Exclusive breastfeeding or first infant formula is recommended for around the first 6 months of life.
If your baby has a cow's milk allergy and is not being breastfed, talk to your GP about what kind of formula to give your baby.
Pregnant or breastfeeding women don't need to avoid foods that can trigger allergic reactions (including peanuts), unless you're allergic to them.
If your baby already has an allergy such as a diagnosed food allergy or eczema, or if you have a family history of food allergies, eczema, asthma or hay-fever, you may need to be particularly careful when introducing foods, so talk to your GP or health visitor first.
Introducing foods that could trigger allergy
When you start introducing solid foods to your baby from around 6 months old, introduce the foods that can trigger allergic reactions one at a time and in very small amounts so that you can spot any reaction.
These foods are:
- cows' milk
- eggs (eggs without a red lion stamp should not be eaten raw or lightly cooked)
- foods that contain gluten, including wheat, barley and rye
- nuts and peanuts (serve them crushed or ground)
- seeds (serve them crushed or ground)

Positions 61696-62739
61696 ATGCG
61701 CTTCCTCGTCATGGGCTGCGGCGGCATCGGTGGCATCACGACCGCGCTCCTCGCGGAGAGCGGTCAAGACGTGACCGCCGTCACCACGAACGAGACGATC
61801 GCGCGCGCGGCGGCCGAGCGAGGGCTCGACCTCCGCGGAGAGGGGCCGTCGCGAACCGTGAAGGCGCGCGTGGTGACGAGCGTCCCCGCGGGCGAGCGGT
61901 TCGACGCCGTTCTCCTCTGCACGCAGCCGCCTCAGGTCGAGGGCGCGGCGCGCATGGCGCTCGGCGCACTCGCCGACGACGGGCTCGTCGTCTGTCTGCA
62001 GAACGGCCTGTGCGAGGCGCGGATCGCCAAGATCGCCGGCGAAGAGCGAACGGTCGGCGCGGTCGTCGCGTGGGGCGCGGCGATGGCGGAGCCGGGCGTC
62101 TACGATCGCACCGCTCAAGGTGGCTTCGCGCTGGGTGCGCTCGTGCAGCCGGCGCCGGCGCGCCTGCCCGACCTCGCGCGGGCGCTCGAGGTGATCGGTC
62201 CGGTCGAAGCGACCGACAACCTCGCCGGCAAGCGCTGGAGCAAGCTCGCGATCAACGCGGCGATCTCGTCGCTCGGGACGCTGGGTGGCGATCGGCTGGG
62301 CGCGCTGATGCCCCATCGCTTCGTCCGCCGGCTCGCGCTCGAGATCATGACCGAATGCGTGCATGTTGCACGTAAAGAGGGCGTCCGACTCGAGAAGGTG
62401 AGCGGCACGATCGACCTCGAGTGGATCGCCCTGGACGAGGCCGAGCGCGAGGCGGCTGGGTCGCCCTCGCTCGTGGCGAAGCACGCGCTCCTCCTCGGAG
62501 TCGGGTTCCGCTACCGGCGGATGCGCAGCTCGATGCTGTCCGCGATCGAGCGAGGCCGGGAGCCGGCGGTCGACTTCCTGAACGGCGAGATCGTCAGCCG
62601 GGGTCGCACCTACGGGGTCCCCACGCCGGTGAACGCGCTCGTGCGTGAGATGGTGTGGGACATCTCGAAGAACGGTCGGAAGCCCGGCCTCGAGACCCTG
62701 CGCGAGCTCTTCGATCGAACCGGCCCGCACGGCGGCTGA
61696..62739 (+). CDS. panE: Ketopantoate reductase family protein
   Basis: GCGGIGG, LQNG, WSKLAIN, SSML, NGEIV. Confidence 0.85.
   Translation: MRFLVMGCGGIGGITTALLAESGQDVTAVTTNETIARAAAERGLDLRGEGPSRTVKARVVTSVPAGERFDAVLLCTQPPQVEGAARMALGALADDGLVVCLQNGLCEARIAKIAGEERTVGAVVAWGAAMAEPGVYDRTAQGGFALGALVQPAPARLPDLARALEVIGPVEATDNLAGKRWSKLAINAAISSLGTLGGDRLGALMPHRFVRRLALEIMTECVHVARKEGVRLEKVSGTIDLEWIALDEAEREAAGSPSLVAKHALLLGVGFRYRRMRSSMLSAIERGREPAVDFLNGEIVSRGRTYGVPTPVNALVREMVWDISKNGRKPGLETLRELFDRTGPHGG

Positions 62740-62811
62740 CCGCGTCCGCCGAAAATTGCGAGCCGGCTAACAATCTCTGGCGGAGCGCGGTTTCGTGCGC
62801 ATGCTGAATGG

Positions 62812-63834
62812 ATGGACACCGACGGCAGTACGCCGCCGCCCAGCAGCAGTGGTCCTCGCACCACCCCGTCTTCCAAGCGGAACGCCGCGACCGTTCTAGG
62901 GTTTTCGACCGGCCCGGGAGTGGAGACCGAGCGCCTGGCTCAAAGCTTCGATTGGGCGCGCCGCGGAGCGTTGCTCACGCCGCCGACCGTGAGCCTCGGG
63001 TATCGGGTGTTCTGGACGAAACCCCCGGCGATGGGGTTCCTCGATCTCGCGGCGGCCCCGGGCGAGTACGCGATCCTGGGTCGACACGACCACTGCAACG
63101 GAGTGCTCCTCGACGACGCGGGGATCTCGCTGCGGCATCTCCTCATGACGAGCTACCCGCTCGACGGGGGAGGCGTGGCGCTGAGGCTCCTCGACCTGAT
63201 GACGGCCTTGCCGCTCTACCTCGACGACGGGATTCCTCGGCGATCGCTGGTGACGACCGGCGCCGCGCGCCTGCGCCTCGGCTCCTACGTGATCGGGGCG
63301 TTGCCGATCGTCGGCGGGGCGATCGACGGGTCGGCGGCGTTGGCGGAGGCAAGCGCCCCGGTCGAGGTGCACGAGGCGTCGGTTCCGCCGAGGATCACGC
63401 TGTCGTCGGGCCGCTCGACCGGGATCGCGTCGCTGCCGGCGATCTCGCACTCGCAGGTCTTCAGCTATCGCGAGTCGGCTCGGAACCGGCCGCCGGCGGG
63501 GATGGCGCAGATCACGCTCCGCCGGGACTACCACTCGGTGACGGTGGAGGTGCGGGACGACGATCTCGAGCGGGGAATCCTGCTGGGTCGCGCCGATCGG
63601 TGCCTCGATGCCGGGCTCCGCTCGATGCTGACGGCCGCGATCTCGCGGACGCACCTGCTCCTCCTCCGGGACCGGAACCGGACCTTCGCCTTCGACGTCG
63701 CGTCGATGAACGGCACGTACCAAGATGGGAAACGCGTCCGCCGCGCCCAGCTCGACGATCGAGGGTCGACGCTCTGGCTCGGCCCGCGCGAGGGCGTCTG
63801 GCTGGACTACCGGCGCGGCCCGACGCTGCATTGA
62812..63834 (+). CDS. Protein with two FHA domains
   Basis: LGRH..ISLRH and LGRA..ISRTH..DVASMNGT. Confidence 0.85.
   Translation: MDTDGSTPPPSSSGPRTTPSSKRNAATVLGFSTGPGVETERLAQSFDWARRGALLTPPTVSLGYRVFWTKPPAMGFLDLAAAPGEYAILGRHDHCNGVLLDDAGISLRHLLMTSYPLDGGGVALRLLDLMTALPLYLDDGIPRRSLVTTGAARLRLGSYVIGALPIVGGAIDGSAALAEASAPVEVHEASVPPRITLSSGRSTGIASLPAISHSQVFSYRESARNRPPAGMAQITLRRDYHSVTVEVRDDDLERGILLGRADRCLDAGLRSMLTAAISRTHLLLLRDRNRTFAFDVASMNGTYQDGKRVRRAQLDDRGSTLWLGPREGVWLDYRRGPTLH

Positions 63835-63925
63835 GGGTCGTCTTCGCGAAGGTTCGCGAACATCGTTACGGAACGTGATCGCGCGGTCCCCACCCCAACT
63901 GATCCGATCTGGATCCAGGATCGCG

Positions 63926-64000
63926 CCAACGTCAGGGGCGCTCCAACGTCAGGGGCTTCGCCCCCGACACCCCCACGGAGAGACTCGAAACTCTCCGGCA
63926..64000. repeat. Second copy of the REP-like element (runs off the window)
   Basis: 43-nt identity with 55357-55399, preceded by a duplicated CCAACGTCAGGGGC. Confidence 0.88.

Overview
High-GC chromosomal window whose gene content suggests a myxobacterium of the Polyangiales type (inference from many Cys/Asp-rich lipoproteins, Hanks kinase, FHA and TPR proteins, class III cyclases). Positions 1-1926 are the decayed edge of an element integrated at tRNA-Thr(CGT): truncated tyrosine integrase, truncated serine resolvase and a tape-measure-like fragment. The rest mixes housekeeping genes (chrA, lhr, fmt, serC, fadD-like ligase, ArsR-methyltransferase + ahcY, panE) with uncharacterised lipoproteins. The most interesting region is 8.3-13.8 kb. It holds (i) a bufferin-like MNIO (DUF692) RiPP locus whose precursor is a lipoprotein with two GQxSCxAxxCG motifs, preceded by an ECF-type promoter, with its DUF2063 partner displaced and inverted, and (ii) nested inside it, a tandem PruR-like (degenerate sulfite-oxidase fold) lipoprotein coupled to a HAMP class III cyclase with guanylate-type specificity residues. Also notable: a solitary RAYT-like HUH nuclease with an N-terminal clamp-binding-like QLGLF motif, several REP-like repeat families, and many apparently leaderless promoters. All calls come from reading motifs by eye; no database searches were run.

- shellfish (don't serve raw or lightly cooked)
See more about foods to avoid giving babies and young children.
These foods can be introduced from around 6 months as part of your baby's diet, just like any other foods.
Once introduced and if tolerated, these foods should become part of your baby's usual diet to minimise the risk of allergy.
Evidence has shown that delaying the introduction of peanut and hen's eggs beyond 6 to 12 months may increase the risk of developing an allergy to these foods.
Lots of children outgrow their allergies to milk or eggs, but a peanut allergy is generally lifelong.
If your child has a food allergy, read food labels carefully.
Avoid foods if you are not sure whether they contain the food your child is allergic to.
How will I know if my child has a food allergy?
An allergic reaction can consist of 1 or more of the following:
- diarrhoea or vomiting
- a cough
- wheezing and shortness of breath
- itchy throat and tongue
- itchy skin or rash
- swollen lips and throat
- runny or blocked nose
- sore, red and itchy eyes
In a few cases, foods can cause a severe allergic reaction (anaphylaxis) that can be life-threatening. Get medical advice if you think your child is having an allergic reaction to a particular food.
Don't be tempted to experiment by cutting out a major food, such as milk, because this could lead to your child not getting the nutrients they need. Talk to your health visitor or GP, who may refer you to a registered dietitian.
Food additives and children
Food contains additives for many reasons, such as to preserve it, to help make it safe to eat for longer, and to give colour or texture.
All food additives go through strict safety testing before they can be used. Food labelling must clearly show additives in the list of ingredients, including their name or "E" number and their function, such as "colour" or "preservative".
A few people have adverse reactions to some food additives, like sulphites, but reactions to ordinary foods, such as milk or soya, are much more common.
Read more about food colours and hyperactivity.